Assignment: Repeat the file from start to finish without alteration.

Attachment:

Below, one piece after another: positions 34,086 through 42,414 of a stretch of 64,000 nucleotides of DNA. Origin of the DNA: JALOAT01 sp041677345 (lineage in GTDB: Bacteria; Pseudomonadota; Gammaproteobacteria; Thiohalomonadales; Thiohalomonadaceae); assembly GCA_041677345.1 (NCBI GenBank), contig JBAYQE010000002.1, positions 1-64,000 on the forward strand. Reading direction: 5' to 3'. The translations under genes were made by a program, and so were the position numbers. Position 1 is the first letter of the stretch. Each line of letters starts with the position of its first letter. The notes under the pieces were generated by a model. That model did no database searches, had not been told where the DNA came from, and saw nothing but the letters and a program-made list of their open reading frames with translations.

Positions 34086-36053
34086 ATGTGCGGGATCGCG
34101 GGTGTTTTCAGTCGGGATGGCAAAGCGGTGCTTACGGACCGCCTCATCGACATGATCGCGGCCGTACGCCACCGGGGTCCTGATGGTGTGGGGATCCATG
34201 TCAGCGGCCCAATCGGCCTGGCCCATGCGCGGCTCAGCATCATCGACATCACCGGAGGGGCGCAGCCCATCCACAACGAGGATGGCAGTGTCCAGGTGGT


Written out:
Below, one piece after another: positions 34,086 through 42,414 of a stretch of 64,000 nucleotides of DNA. Origin of the DNA: JALOAT01 sp041677345 (lineage in GTDB: Bacteria; Pseudomonadota; Gammaproteobacteria; Thiohalomonadales; Thiohalomonadaceae); assembly GCA_041677345.1 (NCBI GenBank), contig JBAYQE010000002.1, positions 1-64,000 on the forward strand. Reading direction: 5' to 3'. The translations under genes were made by a program, and so were the position numbers. Position 1 is the first letter of the stretch. Each line of letters starts with the position of its first letter. The notes under the pieces were generated by a model. That model did no database searches, had not been told where the DNA came from, and saw nothing but the letters and a program-made list of their open reading frames with translations.

Positions 34086-36053
34086 ATGTGCGGGATCGCG
34101 GGTGTTTTCAGTCGGGATGGCAAAGCGGTGCTTACGGACCGCCTCATCGACATGATCGCGGCCGTACGCCACCGGGGTCCTGATGGTGTGGGGATCCATG
34201 TCAGCGGCCCAATCGGCCTGGCCCATGCGCGGCTCAGCATCATCGACATCACCGGAGGGGCGCAGCCCATCCACAACGAGGATGGCAGTGTCCAGGTGGT